Image showing fifth stage of drawing

Progress is slow as I'm finding just making the pen marks quite time consuming.

It's very interesting trying to create different textures while still retaining lighter and darker tones. I'm also aware that the texture of the bricks needs to get larger as the bricks get nearer the foreground, but that may be going a step too far.

I'm not going to do too much more on the right side for now as I'm unclear as to how to tackle the vignette effect I want. I think I need to finish the prominent middle area first and then work my way out to the edges from there.

Image showing sixth stage of drawing

Since my site is all about encouraging beginners I'm not afraid to talk about my mistakes, and I've made a couple of bad ones.

I was at the stage where I needed to start on the left side of the scene but was concerned with regards to where to place all the foliage so I used pencil to sketch out where the main foliage types should go. Once happy I then started inking over the pencil marks. Because I didn't think about it enough I blindly followed the pencil lines and made the mistake of drawing too strong an outline to the Geranium flower heads. I should have reserved the shapes of them, allowing the background to define their shapes.

I've also gone in much too dark with the other shrub beneath the Geraniums (Cotoneaster I think) and there's nothing I can do now to lighten it. I don't think it's a show-stopper as I'm hoping that these mistakes blend into the rest of the picture as it fills in around them, but I'm kicking myself right now for not being more careful. Beginners note - these things happen.

Image showing seventh stage of drawing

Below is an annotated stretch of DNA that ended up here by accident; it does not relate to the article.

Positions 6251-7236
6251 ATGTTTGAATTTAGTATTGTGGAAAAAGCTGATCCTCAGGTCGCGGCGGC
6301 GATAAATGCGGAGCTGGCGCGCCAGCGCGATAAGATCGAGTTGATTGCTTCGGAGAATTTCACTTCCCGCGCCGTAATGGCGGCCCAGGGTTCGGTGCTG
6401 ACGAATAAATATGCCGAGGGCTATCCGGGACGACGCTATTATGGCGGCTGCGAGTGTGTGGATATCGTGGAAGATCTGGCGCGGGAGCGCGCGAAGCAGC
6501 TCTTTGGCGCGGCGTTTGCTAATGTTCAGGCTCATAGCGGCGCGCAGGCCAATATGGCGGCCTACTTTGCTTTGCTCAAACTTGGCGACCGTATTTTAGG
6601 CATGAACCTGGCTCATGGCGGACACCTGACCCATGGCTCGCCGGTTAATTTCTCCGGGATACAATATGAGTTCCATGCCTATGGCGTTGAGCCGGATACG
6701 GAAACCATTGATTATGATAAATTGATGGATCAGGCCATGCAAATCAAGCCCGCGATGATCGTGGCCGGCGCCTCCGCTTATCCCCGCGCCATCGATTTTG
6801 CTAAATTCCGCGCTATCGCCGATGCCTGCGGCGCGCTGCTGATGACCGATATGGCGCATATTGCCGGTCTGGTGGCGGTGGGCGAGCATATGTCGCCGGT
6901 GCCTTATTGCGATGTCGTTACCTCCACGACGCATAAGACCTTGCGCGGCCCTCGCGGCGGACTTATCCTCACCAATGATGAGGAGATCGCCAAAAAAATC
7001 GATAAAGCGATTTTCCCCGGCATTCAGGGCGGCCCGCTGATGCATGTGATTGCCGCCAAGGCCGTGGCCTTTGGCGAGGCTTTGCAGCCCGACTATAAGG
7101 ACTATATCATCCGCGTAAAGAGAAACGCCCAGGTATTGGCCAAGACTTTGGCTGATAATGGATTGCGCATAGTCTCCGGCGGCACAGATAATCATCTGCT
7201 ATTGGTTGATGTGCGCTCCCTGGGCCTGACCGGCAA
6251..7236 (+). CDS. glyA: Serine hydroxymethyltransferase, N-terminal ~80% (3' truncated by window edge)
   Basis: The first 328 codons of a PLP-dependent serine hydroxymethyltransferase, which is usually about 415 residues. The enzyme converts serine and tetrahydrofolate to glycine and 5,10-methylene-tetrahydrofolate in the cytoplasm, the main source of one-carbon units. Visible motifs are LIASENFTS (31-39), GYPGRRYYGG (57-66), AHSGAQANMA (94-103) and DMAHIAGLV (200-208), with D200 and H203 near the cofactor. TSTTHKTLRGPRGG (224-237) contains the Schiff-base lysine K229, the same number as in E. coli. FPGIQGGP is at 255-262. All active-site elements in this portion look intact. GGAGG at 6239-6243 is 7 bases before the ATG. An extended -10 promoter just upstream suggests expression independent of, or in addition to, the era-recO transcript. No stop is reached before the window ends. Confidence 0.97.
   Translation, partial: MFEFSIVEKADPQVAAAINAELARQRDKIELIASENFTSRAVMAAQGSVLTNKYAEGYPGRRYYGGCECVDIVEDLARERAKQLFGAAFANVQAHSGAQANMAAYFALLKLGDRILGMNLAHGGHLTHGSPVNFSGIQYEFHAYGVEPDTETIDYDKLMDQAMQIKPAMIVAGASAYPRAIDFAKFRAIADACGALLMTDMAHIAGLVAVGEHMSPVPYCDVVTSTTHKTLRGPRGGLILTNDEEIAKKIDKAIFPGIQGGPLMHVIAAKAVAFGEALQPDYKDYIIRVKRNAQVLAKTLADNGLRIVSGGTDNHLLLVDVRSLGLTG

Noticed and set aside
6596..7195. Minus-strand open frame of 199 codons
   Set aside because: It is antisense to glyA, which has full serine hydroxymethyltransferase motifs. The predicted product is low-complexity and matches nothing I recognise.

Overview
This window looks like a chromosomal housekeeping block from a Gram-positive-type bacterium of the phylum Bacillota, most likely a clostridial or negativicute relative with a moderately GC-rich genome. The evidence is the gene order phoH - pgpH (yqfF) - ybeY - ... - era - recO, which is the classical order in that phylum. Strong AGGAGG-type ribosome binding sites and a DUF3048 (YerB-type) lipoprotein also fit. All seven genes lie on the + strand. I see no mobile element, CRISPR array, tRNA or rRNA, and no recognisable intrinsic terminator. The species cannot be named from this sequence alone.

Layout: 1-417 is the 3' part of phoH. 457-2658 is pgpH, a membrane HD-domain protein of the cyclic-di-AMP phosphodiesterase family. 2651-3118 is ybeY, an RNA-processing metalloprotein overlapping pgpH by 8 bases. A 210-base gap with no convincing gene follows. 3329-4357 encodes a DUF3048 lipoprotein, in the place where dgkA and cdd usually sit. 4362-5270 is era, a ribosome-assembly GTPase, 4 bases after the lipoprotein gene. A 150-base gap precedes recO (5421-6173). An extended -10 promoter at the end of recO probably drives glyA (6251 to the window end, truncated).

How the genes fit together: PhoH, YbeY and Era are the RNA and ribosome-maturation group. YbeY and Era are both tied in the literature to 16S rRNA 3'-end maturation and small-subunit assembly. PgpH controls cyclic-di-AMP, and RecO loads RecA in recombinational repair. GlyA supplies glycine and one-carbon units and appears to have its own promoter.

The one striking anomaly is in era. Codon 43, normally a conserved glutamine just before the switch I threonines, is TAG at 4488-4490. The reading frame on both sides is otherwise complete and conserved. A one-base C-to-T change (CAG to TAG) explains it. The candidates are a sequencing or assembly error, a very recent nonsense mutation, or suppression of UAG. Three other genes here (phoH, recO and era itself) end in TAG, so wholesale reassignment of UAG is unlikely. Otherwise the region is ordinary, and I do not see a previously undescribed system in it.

I've finished the foliage now and filled in some of the house wall behind. I'm feeling happy that the Geranium flowers have blended in fairly well and the dark tones beneath them don't stand out any more.

Image showing eighth stage of drawing

I've finished the left side of the picture now apart from maybe adding a few feint marks to create the vignette effect I'm looking for. All that remains now are the cobbles, which I've deliberately left till last, and then to finish off the right side in a way that balances what's on the left.

Image showing eighth stage of drawing

I've decided to call this finished. I could keep fiddling for ages but need to draw the line somewhere (excuse the pun). The vignette effect I was after hasn't worked as well as I'd hoped but I'm pleased with the white space around the scene which I think looks better than just filling the paper with marks.

Looking back at my original 'planning' for this drawing, I didn't exactly stick to the plan. That said, I think it was right to have an objective in mind as it helped me to be aware of when I was deviating from what I wanted to achieve.

Oh, here's a tip for any of you that may do pen & ink drawings. Don't throw away your pens when they run out of ink. Though they reach the stage of being fairly useless at drawing lines, they often still have enough in them to mark the paper and are extremely useful for light shading and very feint hatching, where distinct lines would be too much.

Materials Used